The neo-liberal agenda because a shortage of housing drives up the prices for housing well beyond what young people can afford, and to the benefit of the people that already own (good) houses (their political base).

    And on top
    The lack of affordable housing does not lead to young people, that have no rich parents helping out, voting against neo-liberals, but does lead to many voting for populists.
    And young people that have parents that can help out, are all the more justified in their neo-liberal thinking.

    It is a perfect cocktail to keep leftish parties in disorder.... something that the old social-democrats of just after the WW2 would never have let happen with their simplistic agenda of a job for all and affordable housing for all.

    As I started with

    it is diabolic
     
    Last edited: Jul 11, 2018
  14. Valka D'Ur

    Valka D'Ur Hosting Iron Pen in A&E Retired Moderator

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    And it creates a lot of ill will, given that the Syrians were fast-tracked into apartments and a whole list of benefits that Canadian-born homeless people have been on the waitlist for years to receive.

    Still, most are, I think, genuinely trying to make good lives here. It's galling to hear some of the frivolous complaints, though, like one man who was whining that the apartment he and his family were given didn't have its own laundry room.

    Hello! That's normal in Canada. Only the high-end places have in-suite laundry facilities. In the building where I live, I share the laundry room with 19 other suites. Each floor's laundry room has its own security code (that's thankfully not dependent on the keycard system; since I know the code for the floor I used to live on, I've occasionally used that one when the one on this floor was either occupied or some thing was broken).
     
  15. EnglishEdward

    EnglishEdward Chieftain

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    Hrothbern:

    If I recall correctly, the Netherlands and Belgium are the only sizable
    countries that have population densities near that of England.

    The economics and political consequences are in many respects similar.
     
  16. Hrothbern

    Hrothbern Warlord

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    If we skip the dots in Europe
    We are the top 3 yes
    Roughly NL at 400, Belgium 350, UK 275
    EU average 125
    ohhh that's per km2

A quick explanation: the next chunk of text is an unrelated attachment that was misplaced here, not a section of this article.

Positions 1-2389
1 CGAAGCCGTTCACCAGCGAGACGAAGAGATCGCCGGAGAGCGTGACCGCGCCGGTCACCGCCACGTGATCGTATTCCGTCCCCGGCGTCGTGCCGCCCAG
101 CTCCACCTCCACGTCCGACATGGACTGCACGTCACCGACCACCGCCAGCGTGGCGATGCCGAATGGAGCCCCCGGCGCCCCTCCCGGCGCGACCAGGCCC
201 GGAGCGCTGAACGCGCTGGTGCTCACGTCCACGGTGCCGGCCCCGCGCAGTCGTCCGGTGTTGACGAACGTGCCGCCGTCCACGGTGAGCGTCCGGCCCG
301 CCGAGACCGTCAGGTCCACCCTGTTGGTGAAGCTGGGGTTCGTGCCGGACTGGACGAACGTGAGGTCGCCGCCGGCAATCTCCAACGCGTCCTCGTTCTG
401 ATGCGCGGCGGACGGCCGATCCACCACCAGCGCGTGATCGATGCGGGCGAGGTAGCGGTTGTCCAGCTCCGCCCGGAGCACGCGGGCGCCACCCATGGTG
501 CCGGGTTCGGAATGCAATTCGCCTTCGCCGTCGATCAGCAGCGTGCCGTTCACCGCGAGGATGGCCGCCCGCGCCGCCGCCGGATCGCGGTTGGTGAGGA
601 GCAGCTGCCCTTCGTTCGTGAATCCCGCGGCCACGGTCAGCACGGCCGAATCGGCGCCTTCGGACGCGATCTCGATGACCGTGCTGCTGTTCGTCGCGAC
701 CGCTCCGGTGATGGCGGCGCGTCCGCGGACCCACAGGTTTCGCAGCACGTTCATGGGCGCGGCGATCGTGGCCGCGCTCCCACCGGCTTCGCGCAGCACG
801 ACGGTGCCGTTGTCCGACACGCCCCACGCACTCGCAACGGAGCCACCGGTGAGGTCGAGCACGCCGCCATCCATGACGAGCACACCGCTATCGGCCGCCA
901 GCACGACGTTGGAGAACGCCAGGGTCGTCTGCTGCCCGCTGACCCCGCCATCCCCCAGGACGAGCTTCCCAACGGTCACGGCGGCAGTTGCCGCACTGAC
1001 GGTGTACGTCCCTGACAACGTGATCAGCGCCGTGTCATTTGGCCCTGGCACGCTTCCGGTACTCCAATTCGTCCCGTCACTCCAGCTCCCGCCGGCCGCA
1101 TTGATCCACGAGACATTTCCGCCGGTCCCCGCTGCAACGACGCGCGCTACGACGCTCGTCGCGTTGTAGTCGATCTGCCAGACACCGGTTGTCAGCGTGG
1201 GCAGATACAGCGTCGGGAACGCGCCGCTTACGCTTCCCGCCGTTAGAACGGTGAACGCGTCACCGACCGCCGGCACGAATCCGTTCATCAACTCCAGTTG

yes ?
     
  17. EnglishEdward

    EnglishEdward Chieftain

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    I recollect that I previously confused population densities of England and the UK.

    https://www.reference.com/world-view/population-density-england-ff80fe7bd6796b75

    The point is that neither Belgium, England nor the Netherlands
    have the relatively empty spaces of Canada or of Australia.
     
  18. Hrothbern

    Hrothbern Warlord

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    With the Caves of Steel in my mind, and assuming we do not blow ourselves up into oblivion, some day in the future very high population densities will be possible in stability and prosperity, with a culture and socital-poltical systems in allignment with that.

    But for now and any foreseeable future, 400 is imo pretty close to max sensible. China and India also around 400. Japan, Vietnam etc a bit lower.
    BTW I saw a week or so ago a recent poll published in the Global Times that 98% or so of the Chinese population was solid against immigration. Their main argument: "we did not make our sacrifice with our 1-child per family policy for 35 years for nothing".
    And ofc the Global Times is no more than the informal position of the Chinese government, sending its message out in the world, for its own interests.
     
  19. Commodore

    Commodore Technology of Peace

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    This thread was supposed to be a discussion on how the EU could possible deal with member states that refuse to obey EU policy. The whole migrant thing was just supposed to be a catalyst for that discussion since that seems to be the most divisive issue in the EU right now.
     
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  20. Lillefix

    Lillefix I'm serious. You can.

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    Well. Cut voting rights and lose cash. They've threatened to do it with Poland and because of that they have backed off on some of their most controversial policies. Of course, since the EU is a democracy other countries can veto, so it's not that easy.